Independence Day, from Life in the USA: The Complete Guide for Immigrants and Americans

Life in the USA is a complete guide to American life for immigrants and Americans. All materials on this site Copyright © Elliot Essman 2014. All rights reserved.    Home    Back    Next

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Historical reenactors strive for realism at patriotic parades.

Independence Day
Independence Day, commonly called “The Fourth of July,” always occurs on July 4 and is never subject to the common practice of celebrating national holidays on Mondays. It is the most important official national holiday, the birthday of the United States of America. When Independence Day falls midweek, some of the festivities may occur on the previous or subsequent weekend, depending on community.

The American Revolution against Great Britain began in 1775. On July 4, 1776, after much struggle and compromise, delegates from the thirteen original American states, meeting in Philadelphia, officially adopted the Declaration of Independence, written by Virginian Thomas Jefferson. After a long and bitter war, the Americans were victorious. The Kingdom of Great Britain recognized the independence of the new nation in 1783.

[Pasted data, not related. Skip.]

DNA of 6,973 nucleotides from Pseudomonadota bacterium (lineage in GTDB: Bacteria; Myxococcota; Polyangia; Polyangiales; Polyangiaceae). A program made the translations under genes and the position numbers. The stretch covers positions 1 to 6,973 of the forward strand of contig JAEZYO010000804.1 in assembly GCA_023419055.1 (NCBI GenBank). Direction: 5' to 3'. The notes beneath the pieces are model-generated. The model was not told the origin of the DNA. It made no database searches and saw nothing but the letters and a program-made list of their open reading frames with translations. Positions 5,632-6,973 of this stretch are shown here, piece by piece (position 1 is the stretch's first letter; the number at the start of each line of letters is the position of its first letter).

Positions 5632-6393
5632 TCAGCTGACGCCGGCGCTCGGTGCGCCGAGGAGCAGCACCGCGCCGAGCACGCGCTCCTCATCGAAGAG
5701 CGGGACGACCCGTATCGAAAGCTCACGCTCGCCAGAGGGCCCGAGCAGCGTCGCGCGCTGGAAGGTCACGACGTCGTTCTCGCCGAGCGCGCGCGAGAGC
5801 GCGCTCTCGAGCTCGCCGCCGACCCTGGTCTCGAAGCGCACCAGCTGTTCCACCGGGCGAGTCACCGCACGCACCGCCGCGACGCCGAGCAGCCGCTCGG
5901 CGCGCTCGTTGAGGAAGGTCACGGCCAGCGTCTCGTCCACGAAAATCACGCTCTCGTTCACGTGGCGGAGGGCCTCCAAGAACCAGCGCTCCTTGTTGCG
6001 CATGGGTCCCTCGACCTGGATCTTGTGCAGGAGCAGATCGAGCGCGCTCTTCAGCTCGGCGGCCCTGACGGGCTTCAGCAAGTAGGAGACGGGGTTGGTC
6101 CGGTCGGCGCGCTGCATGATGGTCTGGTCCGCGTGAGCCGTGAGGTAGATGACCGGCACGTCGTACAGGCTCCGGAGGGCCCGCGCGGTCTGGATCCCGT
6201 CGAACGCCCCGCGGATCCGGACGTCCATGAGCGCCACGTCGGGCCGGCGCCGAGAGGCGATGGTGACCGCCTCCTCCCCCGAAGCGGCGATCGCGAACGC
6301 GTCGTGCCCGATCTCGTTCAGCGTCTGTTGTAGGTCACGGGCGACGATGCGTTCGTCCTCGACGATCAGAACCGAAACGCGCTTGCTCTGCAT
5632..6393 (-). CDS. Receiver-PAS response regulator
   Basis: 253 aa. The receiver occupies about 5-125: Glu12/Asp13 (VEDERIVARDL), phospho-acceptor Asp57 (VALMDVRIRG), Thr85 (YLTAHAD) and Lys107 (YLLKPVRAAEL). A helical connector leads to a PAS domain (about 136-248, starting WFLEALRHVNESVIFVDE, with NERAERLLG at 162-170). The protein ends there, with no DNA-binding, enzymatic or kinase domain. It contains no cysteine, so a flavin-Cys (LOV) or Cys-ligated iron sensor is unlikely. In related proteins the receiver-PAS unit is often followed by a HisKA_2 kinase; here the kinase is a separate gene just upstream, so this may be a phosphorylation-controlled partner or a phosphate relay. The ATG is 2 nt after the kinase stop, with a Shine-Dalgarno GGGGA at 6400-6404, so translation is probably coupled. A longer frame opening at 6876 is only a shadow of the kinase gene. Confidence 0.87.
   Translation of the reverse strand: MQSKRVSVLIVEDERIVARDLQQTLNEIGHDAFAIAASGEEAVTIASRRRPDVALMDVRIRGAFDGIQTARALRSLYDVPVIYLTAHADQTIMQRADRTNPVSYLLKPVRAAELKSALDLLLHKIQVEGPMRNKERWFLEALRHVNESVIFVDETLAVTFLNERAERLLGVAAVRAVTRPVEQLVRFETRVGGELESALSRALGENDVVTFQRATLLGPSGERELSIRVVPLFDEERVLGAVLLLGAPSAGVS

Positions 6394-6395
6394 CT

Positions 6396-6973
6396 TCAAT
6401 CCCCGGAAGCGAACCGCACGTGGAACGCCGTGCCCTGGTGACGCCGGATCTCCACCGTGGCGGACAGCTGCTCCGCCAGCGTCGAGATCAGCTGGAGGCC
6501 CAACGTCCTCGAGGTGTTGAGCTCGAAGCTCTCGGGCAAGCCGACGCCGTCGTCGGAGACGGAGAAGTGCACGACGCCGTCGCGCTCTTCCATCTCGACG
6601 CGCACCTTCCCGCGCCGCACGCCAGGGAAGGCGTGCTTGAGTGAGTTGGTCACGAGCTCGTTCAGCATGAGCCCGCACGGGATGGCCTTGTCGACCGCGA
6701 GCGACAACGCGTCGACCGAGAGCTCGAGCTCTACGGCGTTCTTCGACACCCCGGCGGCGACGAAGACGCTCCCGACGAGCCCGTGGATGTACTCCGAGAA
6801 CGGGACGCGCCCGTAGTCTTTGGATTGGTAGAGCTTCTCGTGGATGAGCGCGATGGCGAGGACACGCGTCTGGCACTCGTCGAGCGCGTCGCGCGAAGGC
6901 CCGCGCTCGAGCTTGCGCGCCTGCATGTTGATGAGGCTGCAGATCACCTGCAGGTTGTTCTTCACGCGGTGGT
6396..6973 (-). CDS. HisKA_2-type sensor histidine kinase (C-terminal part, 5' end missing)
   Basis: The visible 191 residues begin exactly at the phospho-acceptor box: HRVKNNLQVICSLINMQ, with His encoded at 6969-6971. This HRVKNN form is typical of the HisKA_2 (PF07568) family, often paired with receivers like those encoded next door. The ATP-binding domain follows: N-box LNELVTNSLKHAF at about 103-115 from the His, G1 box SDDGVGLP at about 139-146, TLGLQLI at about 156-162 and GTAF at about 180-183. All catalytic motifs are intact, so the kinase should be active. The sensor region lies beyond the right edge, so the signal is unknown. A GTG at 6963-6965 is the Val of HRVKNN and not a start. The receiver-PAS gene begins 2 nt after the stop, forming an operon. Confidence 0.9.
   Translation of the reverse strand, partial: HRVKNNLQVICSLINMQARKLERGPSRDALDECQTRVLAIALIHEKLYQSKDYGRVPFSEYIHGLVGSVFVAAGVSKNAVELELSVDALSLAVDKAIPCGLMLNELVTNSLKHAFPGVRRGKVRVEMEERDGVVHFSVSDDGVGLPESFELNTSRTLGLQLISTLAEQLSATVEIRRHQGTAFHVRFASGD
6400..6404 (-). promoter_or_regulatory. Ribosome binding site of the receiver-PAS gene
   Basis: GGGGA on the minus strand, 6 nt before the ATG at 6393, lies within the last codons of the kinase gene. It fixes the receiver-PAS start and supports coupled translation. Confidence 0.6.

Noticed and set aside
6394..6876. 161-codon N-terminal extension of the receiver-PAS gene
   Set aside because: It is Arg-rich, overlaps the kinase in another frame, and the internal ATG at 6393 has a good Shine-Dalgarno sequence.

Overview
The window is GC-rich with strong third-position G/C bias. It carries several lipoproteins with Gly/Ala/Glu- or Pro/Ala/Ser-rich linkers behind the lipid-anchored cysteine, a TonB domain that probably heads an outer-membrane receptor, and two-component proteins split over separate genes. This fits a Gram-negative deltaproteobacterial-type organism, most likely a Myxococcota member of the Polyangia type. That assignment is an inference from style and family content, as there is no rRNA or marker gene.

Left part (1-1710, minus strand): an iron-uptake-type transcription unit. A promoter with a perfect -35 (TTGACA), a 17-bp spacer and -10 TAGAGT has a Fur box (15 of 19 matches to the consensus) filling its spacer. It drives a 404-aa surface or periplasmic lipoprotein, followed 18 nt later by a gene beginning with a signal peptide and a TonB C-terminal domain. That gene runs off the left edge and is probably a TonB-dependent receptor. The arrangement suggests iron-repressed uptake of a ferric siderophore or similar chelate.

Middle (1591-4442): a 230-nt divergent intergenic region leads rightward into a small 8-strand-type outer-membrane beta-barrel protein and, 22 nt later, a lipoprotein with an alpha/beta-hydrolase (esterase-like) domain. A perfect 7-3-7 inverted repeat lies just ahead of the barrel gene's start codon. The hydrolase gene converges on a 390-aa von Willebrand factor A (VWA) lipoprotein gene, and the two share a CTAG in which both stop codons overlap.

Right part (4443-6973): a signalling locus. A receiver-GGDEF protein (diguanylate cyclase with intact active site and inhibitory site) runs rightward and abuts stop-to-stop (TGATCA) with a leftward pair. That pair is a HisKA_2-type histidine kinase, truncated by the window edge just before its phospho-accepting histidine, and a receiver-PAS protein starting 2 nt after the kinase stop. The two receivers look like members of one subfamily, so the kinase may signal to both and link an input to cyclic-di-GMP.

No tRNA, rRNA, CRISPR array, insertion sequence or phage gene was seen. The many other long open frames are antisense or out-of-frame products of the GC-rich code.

Americans and American communities celebrate Independence Day with parades, political speeches, patriotic music, patriotic films, display of flags, and much exhibition of the national colors, red, white and blue, as well as the national symbols, the American eagle and Uncle Sam.

When families get together on the Fourth of July, they often have picnics (using red, white, and blue and flag-themed paper goods), barbecues, softball games, and, where legal, set off their own fireworks. Communities and businesses sponsor fireworks displays, which, in the large cities, may cost many millions of dollars. In many communities, expect fireworks to go off in the background beginning shortly before the Fourth of July and continuing for weeks afterwards, as long as the supply lasts.


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